Living of the Edge [literally] in Nafplio, Greece

For every class that I am taking here in Athens we have a field study where we go and explore a different part of Greece for a day or two. Our first trip of the semester was to Nafplio (Ναύπλιο), Greece. This seaport town in the Peloponnese was the capital of the First Hellenic Republic at the beginning of the Greek Revolution in 1821. It was the capital for only twelve years before that title was moved to Athens where it now remains. In mythology, Nafplius (Ναύπλιος) was the son of the sea god, Poseidon, and was said to be the founder of Nafplio. Makes sense, as much as a myth can. But really Nafplio comes etymologically from the Greek words “to sail” and “ship” to mean something along the lines of “Good-sailing City”. Makes even more sense (words, I tell you. they never cease to amaze me).

After a two hour bus ride with my fourteen peers and our three Modern Greek language teachers, we made our way through this picturesque city to find our lovely rooms. Hotel Mariana was nestled near the top of a hill overlooking the cities rooftops.

Our little courtyard with the Palamidi Castle in the background.

Our little courtyard with the Palamidi Castle in the background.

The view from my bedroom window.

The view from my bedroom window.







Next was our trek up the 999 steps to the crest of a hill where the Palamidi (Παλαμήδι) fortress is nestled. This castle was built in 1714 and was under the control of the Turks for a good one hundred years until the Greeks gained control. Legend says that there were originally 1000 steps until Theodoros Kolokotronis’ horse got a little too excited after the victory over the Ottomans and crushed one of the steps.

From the top of Palamidi.

From the top of Palamidi.

Bastion of Saint Andrew (Aγιος Aνδρεας).

Bastion of Saint Andrew (Aγιος Aνδρεας).






Every doorway you went through lead to even more steps, rooms, bridges, etc. Much exploring was done and as some one who quite enjoys climbing, wandering, discovering, and historical buildings, I had a pretty good time. As I was traversing, I found a protruding (and stable) ledge that was just calling my name. I climbed past a tree and seated myself enjoying the 65 degree Fahrenheit weather and fresh cool breeze. Later, I was approached by my teacher who was shocked that I chose to perch on this ledge. Apparently I was about 700 feet from the ground! I think it’s safe to say that I don’t have a fear of heights.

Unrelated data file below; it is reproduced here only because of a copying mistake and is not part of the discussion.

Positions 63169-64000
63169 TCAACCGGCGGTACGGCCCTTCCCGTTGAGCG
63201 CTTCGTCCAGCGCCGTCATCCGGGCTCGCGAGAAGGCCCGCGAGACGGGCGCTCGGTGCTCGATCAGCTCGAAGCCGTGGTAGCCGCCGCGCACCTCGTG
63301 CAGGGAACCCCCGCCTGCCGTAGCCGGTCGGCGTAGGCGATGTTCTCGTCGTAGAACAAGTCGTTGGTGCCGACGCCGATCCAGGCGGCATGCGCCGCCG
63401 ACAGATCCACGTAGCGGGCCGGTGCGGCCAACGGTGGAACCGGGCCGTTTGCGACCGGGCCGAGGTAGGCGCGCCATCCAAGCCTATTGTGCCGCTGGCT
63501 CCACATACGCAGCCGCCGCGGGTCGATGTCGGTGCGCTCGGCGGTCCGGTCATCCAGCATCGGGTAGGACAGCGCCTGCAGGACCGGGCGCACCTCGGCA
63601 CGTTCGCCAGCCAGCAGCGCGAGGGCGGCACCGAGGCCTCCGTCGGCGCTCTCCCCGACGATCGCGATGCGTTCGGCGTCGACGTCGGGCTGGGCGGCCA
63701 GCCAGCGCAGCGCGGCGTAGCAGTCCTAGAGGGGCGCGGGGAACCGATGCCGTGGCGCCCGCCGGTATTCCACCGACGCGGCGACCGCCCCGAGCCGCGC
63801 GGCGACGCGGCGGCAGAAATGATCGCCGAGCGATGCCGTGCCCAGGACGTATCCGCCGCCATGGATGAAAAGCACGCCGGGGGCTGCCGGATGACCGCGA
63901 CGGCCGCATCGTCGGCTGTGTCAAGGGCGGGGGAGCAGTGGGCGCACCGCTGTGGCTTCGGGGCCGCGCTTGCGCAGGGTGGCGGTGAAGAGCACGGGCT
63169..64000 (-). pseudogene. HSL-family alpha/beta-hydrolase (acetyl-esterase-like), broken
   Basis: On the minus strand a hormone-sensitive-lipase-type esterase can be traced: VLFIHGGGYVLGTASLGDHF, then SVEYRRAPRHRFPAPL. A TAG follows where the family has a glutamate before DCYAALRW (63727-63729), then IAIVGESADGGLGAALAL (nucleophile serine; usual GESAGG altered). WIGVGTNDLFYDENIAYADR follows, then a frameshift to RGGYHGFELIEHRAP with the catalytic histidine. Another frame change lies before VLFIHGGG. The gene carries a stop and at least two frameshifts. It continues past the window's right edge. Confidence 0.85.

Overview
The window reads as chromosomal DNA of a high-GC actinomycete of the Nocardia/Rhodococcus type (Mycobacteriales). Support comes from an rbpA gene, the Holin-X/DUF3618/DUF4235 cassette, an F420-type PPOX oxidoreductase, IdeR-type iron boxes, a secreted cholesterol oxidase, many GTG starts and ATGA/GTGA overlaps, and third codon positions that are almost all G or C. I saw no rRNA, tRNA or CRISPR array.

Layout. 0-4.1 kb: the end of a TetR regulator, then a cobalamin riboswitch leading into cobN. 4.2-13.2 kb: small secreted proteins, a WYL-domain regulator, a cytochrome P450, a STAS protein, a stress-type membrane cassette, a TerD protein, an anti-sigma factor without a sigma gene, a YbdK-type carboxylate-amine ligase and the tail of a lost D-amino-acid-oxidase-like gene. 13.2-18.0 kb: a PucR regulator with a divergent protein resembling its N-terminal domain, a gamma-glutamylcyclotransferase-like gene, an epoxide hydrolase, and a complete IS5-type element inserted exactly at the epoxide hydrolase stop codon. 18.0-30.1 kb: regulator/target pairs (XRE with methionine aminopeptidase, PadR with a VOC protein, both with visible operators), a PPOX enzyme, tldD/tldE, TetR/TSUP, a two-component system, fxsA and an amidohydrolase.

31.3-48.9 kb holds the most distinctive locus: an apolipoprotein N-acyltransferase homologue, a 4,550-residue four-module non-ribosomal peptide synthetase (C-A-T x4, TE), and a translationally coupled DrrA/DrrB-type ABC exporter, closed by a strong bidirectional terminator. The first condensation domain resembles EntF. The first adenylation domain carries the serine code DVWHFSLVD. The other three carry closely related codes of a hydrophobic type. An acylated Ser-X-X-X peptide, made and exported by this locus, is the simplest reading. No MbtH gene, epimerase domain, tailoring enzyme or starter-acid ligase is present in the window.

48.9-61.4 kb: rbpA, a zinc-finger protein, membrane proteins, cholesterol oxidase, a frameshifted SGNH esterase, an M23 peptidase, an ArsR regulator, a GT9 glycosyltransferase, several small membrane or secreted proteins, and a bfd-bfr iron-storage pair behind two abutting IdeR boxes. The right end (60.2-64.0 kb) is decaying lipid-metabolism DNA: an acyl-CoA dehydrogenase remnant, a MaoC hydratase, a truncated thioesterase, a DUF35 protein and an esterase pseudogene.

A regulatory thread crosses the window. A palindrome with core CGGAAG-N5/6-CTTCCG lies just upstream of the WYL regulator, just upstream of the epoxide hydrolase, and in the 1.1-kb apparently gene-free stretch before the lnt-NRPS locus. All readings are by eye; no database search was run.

On my ledge. If you look closely in the upper left corner, you can see my Greek language teacher.

On my ledge. If you look closely in the upper left corner, you can see my Greek language teacher.





Much of the rest of the trip was up to us to wander the city and inspect by ourselves. We all met up later to have a dinner of souvlaki (σουβλάκι) together followed by gelato. Hours spent peering at the many trinkets offered in this cute town followed by sitting, sipping, and speaking at cafés. My favorite discovery was the Church of Aghios Anastasios. Saint Anastasios was martyred on February 1st, 1655 and is the patron saint of Nafplio. You were not allowed to take pictures inside, otherwise I would have of the beautiful images and wooden tabernacle. A beautiful place for a break and some prayer. Another great thing was all these little shrines, most to Mary, placed sporadically throughout the town.


Church of Aghios Anastasios


a peek inside the mini shrine.


Marian shrine along the water.

A beautiful weekend and a wonderful way to spend my first weekend in Greece. Nafplio was such a lovely, pretty, and relaxed city that I would gladly visit again but after two days I was ready to head back home. And it was then on that bus ride back to Athens that I realized I had made the transition into picturing my awkward room in an apartment on a dirty street in a foreign country as my home. My comfortable, mismatched  home.

“The world’s thy ship and not thy home.” – Saint Thérèse de Lisieux

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